There’s a reverence for analogue gear in the music industry that I can understand but also find slightly self-deceiving.
Firstly, it’s not just the cachet of price. If you want to buy yourself a proper digital legend – the PPG Wave I mentioned yesterday, for example, eBay can currently do you one for just over four and a half grand. It’s beautiful and sounds amazing, but bloody hell.
Even my hybrid synths are starting to get expensive again – the JX10 now goes for more than I paid for it second-hand in 1992, and I might even make a profit on my Poly800 from 1985 soon.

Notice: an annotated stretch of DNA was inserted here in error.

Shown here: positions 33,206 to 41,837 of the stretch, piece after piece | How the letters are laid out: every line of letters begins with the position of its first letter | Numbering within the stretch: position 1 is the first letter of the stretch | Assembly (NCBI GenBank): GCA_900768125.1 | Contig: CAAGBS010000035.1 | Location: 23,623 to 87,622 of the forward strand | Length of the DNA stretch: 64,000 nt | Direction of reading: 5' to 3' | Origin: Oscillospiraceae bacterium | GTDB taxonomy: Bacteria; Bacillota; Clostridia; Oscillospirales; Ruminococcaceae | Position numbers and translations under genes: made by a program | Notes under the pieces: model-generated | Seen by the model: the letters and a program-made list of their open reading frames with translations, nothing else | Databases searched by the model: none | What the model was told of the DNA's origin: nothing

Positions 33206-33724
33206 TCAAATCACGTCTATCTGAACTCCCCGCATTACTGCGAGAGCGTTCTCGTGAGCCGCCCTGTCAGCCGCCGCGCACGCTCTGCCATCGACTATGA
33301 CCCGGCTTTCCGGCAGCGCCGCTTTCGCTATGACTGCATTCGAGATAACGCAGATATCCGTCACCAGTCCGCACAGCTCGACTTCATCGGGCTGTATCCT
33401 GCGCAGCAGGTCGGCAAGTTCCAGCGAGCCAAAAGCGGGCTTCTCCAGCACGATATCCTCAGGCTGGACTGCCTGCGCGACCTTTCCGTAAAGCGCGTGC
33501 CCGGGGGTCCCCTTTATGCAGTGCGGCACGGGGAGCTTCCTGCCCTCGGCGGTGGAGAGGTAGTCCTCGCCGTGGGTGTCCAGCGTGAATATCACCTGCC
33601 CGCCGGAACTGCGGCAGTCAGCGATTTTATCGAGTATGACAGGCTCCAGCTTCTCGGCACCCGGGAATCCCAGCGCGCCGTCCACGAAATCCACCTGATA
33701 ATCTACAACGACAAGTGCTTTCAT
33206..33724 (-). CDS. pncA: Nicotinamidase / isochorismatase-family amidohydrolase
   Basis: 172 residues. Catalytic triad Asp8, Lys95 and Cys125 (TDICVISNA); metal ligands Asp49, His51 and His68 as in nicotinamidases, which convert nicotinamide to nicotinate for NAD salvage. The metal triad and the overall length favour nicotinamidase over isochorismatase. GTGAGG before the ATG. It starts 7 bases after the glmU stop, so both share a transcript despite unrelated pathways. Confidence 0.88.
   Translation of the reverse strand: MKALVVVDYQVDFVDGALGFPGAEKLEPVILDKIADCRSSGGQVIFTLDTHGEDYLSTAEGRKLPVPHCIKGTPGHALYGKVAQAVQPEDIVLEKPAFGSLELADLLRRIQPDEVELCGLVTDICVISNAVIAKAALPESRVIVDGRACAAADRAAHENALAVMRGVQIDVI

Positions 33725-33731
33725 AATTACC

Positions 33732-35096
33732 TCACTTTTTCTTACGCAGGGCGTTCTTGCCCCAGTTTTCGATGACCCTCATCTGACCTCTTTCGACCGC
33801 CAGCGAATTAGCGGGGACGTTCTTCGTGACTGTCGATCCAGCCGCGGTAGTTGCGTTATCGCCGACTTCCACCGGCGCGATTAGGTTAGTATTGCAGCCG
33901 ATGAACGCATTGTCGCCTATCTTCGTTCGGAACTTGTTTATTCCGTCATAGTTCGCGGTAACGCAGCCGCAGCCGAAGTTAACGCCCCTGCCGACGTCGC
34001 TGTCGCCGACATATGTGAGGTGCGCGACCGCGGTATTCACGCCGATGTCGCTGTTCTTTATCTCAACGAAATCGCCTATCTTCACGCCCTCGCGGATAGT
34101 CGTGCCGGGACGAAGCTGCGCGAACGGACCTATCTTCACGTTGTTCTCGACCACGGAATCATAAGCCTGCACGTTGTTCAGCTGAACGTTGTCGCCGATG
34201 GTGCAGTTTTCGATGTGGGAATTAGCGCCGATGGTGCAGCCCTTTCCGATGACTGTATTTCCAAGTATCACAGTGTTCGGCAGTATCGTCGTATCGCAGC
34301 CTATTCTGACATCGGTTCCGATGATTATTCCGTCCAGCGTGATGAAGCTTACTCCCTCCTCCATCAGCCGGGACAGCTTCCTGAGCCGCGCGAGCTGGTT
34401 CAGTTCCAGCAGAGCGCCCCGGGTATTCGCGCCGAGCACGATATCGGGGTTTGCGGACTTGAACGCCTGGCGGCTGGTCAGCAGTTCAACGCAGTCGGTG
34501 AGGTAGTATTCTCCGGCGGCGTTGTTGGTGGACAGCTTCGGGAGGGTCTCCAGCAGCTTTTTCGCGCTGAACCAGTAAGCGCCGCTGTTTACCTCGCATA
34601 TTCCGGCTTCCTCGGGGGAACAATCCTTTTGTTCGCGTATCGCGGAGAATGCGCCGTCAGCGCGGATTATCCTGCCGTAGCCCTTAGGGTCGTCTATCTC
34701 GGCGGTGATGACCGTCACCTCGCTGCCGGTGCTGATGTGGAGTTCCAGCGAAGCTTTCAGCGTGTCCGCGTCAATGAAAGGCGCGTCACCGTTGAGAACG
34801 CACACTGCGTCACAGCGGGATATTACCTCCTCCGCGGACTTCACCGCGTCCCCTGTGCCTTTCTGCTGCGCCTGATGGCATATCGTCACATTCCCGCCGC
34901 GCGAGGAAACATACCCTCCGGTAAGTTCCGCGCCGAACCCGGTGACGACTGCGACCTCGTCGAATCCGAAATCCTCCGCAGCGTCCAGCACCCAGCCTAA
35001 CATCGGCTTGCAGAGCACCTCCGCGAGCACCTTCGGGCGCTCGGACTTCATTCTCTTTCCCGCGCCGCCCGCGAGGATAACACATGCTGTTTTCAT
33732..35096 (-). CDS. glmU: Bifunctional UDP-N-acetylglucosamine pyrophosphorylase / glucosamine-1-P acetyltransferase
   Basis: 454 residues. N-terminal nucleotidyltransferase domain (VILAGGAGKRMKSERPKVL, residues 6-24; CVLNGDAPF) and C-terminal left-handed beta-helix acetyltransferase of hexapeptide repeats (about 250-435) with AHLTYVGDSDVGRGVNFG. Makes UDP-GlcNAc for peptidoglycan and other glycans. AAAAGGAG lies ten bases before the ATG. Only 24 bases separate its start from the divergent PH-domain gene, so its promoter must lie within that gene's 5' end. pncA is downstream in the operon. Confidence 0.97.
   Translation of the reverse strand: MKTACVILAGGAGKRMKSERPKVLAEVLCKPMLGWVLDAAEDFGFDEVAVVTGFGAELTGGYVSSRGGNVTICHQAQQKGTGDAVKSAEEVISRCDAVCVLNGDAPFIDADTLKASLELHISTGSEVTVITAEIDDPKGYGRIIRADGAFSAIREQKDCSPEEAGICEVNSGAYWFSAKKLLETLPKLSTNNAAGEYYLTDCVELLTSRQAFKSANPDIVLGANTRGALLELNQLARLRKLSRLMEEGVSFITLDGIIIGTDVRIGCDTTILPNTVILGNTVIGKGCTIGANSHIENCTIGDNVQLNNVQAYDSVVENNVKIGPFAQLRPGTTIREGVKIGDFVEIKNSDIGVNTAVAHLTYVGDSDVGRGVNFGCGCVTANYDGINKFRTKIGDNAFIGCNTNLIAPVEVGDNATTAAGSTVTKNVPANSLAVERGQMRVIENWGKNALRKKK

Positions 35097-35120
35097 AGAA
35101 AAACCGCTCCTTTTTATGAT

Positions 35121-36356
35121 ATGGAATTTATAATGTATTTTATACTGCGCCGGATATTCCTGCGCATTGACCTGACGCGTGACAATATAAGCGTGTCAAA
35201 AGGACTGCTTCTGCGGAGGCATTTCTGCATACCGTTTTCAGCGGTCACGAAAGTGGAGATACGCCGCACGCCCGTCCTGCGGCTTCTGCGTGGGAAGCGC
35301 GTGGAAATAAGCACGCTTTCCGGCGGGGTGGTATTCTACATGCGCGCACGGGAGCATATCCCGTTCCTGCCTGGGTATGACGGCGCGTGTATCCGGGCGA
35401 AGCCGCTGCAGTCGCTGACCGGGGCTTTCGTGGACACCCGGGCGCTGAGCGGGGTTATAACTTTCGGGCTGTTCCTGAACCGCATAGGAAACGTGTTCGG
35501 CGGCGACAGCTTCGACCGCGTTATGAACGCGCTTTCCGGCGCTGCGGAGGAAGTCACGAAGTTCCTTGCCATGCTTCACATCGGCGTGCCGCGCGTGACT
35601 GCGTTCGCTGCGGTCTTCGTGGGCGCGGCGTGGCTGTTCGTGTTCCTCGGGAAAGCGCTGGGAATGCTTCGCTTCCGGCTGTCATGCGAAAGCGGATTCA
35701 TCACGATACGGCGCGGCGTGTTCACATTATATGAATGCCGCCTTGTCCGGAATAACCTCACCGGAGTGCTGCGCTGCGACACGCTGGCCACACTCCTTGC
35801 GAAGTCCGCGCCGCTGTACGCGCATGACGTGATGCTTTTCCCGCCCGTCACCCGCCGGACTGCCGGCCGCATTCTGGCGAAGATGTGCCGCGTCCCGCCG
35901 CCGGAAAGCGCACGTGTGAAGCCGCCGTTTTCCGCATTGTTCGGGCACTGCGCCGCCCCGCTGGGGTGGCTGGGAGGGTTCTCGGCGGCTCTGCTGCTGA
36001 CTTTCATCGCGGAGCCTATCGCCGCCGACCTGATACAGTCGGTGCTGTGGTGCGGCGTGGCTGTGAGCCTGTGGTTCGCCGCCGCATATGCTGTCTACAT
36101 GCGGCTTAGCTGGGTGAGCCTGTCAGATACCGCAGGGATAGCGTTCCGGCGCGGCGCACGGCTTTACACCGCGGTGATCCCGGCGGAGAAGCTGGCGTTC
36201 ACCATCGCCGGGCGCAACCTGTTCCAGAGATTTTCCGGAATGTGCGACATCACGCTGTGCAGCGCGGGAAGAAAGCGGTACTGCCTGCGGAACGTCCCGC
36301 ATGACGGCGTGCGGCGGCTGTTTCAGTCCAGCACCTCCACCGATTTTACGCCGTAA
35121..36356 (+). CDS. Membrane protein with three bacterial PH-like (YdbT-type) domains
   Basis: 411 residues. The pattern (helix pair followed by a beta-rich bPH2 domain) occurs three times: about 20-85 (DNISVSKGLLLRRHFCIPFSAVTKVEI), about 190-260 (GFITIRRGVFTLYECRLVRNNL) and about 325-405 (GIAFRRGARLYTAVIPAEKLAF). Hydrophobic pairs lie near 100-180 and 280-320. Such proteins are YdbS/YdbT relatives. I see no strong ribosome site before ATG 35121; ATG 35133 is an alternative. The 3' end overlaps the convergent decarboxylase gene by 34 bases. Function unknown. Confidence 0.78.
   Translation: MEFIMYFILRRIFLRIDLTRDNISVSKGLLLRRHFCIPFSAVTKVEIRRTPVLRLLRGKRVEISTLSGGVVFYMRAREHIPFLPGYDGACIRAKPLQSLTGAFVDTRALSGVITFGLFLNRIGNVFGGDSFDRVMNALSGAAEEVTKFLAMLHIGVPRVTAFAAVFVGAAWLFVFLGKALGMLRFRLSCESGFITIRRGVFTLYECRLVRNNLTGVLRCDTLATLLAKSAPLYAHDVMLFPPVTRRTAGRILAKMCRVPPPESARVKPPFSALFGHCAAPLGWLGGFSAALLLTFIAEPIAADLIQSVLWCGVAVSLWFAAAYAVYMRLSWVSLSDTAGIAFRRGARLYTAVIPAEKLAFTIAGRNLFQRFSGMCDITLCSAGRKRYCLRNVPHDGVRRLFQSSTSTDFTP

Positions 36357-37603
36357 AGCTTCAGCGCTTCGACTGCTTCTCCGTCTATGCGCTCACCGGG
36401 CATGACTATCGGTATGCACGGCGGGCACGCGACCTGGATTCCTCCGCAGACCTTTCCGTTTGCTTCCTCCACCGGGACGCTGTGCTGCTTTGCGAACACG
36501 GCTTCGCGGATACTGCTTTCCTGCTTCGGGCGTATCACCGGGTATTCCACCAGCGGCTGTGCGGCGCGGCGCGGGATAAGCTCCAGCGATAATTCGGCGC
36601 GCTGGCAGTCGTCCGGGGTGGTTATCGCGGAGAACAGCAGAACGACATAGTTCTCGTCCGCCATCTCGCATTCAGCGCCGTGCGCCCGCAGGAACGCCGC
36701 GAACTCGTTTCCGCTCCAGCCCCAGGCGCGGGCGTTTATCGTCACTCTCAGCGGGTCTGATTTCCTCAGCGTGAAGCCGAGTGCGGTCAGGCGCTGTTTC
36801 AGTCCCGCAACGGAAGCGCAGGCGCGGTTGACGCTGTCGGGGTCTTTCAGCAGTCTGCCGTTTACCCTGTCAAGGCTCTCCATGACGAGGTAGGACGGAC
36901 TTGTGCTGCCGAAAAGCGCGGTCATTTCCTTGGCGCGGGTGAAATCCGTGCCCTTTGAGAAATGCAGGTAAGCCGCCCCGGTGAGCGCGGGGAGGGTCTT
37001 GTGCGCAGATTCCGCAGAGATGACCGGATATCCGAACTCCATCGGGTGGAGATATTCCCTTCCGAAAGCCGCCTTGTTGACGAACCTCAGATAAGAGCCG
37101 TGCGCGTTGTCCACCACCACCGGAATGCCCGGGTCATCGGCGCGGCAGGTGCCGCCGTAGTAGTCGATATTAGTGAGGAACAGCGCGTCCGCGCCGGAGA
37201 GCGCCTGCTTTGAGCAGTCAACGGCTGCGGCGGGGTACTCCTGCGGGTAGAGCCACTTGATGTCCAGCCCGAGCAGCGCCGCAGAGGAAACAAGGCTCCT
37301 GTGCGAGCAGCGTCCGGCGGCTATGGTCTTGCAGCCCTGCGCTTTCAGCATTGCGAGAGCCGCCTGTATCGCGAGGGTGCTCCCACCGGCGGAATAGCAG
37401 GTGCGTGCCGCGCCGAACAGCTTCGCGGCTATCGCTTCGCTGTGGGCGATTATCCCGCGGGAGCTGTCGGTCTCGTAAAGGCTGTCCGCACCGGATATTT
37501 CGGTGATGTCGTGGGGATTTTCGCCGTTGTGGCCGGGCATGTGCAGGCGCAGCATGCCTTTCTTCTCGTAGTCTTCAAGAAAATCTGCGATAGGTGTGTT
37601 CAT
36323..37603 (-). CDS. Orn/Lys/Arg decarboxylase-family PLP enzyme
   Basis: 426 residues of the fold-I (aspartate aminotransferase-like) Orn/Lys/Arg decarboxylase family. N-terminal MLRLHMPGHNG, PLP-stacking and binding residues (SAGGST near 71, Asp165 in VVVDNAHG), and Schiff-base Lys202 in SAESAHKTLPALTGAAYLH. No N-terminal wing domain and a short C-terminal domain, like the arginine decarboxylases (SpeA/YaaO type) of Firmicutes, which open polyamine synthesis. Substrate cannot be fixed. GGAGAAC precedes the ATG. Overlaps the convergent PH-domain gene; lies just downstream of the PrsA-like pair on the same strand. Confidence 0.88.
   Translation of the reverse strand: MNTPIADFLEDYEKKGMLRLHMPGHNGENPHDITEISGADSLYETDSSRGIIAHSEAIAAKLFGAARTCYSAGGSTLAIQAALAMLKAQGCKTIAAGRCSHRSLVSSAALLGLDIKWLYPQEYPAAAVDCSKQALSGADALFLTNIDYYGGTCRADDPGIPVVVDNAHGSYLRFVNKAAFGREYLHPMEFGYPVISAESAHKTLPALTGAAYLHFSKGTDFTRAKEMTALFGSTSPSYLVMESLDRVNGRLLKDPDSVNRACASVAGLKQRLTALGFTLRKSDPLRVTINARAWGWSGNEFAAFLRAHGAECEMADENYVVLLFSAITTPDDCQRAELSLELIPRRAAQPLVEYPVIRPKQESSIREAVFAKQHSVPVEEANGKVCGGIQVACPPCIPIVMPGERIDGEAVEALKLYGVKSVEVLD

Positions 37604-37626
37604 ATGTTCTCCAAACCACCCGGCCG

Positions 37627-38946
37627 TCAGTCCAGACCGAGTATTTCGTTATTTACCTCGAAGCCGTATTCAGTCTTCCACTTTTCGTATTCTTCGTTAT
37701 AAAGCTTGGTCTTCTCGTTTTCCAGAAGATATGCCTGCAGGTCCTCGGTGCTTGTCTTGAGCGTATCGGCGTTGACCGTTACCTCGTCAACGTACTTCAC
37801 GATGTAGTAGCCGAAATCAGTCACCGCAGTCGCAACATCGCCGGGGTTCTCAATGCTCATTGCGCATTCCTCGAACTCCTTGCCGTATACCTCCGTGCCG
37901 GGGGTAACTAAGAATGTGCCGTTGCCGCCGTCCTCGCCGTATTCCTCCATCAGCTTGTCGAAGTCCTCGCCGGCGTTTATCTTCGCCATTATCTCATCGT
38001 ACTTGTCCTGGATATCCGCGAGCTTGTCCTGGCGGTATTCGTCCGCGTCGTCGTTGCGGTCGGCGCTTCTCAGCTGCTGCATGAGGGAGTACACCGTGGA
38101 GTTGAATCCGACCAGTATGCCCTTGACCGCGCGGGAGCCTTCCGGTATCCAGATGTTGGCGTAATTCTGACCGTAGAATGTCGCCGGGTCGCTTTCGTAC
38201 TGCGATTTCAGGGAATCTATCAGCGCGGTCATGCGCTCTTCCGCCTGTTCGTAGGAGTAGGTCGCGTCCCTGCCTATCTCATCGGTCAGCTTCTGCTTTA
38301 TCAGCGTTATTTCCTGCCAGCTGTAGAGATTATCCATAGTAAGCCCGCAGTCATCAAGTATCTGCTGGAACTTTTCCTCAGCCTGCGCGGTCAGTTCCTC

But, after a really lovely evening playing with ProTools – which like so much other software is layer upon layer of glue, tape and string – I think it’s worth noting that the ‘variability’ of analogue is no longer exclusive. Plugins going missing, distortion effects spontaneously coming from nowhere, countless routing options within a soft synth that don’t quite do what the manual says they should.
These days, software is so large, it can give analogue a pretty good run for its money on the serendipity stakes. And I find that quite exciting really.